This is why most Realtors will explain how imperative to price your home correctly coming out of the gate.
You Are Running Out of Time
In some circumstances, there may be a need to sell a home quickly. There are plenty of situations where selling as soon as possible is a goal. If you need to sell quickly due to some future event, it is probably better to reduce sooner rather than later.
There could be any number of reasons, including moving because of a job change, family, you are going through a divorce, or maybe you found a home and need to sell before buying. It could be worth it to lower your price to keep your life in order and have less stress.
You Have Many Showings But No Interest
A common sign your home price needs to be reduced is lots of attention but no offers.
The flip side to having few buyers looking is having a lot of interest – no one offers any. Your home may appeal in many ways, but buyers will purchase elsewhere if the price isn’t right.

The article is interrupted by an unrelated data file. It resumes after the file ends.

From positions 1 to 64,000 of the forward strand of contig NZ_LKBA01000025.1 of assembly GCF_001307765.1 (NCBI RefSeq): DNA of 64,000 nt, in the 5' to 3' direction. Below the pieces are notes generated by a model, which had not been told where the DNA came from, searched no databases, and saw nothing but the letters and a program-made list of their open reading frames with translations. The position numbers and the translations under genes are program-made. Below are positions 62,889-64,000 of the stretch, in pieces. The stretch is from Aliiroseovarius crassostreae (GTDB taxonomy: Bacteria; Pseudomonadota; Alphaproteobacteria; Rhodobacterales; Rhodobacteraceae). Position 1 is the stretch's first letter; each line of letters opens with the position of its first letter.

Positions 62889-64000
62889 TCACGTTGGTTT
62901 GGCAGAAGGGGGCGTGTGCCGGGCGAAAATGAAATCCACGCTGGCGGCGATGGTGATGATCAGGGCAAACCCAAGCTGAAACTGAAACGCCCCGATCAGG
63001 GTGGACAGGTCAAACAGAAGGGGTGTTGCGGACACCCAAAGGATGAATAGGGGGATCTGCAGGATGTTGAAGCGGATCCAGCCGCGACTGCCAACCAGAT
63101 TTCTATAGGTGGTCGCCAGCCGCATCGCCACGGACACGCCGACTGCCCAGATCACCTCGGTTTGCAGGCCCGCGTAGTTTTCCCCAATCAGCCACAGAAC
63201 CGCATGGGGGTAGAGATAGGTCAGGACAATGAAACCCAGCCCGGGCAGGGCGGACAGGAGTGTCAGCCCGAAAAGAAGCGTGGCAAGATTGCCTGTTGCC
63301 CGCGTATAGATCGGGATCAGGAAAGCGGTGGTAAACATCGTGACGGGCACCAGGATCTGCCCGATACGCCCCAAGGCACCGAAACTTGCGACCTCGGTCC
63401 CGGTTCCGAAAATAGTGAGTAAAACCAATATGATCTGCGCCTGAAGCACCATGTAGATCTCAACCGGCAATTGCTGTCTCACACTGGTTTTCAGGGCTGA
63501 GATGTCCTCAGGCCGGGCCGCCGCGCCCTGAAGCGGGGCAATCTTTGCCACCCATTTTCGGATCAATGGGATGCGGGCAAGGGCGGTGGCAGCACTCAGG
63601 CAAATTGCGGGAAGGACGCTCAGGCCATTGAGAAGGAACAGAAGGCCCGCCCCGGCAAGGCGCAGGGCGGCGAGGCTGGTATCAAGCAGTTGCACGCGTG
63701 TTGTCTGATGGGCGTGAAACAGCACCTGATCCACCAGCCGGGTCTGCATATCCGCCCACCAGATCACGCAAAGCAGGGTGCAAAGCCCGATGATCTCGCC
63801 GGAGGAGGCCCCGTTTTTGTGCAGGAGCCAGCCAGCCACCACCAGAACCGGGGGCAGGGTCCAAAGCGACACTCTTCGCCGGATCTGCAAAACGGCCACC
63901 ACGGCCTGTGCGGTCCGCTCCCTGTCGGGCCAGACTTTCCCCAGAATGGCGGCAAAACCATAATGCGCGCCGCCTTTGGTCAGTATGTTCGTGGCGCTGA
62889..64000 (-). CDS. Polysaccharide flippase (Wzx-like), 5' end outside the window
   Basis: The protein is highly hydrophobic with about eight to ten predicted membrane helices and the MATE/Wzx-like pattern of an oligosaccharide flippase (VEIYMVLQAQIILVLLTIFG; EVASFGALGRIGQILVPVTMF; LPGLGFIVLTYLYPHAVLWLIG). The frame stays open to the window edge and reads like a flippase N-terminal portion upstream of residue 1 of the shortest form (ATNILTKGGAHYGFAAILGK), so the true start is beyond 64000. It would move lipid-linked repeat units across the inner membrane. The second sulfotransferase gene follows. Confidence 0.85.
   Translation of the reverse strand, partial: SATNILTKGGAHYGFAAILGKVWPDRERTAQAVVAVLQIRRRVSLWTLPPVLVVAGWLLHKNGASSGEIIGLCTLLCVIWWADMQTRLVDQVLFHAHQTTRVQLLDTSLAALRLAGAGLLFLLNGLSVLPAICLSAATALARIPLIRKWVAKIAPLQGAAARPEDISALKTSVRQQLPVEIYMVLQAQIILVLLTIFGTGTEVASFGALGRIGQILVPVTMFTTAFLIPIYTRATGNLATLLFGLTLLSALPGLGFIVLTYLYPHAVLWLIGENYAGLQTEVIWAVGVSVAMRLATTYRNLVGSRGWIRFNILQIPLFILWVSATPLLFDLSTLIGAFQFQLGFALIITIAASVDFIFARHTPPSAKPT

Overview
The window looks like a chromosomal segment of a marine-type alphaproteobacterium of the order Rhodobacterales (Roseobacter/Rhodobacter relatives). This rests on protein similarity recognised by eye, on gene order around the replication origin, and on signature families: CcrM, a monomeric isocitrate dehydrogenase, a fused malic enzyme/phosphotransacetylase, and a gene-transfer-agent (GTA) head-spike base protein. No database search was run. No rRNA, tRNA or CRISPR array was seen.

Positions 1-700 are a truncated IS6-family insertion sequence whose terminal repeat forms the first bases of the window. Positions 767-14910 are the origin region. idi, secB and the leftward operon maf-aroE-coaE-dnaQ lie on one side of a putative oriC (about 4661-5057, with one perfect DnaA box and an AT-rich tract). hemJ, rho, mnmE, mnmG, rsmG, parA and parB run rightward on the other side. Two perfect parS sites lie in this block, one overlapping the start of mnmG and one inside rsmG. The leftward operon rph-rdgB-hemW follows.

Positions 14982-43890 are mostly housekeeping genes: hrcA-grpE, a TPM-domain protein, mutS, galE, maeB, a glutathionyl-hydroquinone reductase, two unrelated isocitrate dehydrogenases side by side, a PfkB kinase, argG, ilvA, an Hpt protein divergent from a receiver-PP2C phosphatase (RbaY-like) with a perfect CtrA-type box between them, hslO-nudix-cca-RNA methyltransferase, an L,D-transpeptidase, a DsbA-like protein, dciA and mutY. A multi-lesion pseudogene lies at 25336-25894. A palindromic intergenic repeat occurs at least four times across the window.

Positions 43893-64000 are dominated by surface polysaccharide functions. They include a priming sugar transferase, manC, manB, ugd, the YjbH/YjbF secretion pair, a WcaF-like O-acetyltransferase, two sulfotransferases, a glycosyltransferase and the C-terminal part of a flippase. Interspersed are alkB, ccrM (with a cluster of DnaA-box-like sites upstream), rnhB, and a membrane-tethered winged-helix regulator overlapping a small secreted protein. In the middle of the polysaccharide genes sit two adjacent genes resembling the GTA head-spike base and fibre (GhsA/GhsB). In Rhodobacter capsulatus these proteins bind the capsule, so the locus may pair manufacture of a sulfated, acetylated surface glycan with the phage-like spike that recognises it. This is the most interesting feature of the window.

You don’t want your property on the market longer than it has to be. Consider a home price reduction if you garner tons of interest but no offers.
You Don’t Have Money To Make Improvements
Some homeowners have not done much to their homes over the years. Significant updates may be needed that you don’t have the money to do.
Maybe you have dated bathrooms, a heating system on the way out, an old roof, or dated wallpaper that needs removal.
All these things buyers will notice and play a role in what they believe your home is worth. If you are not in a financial position to correct issues with your home, you can’t ask for a price that does not account for these deficiencies.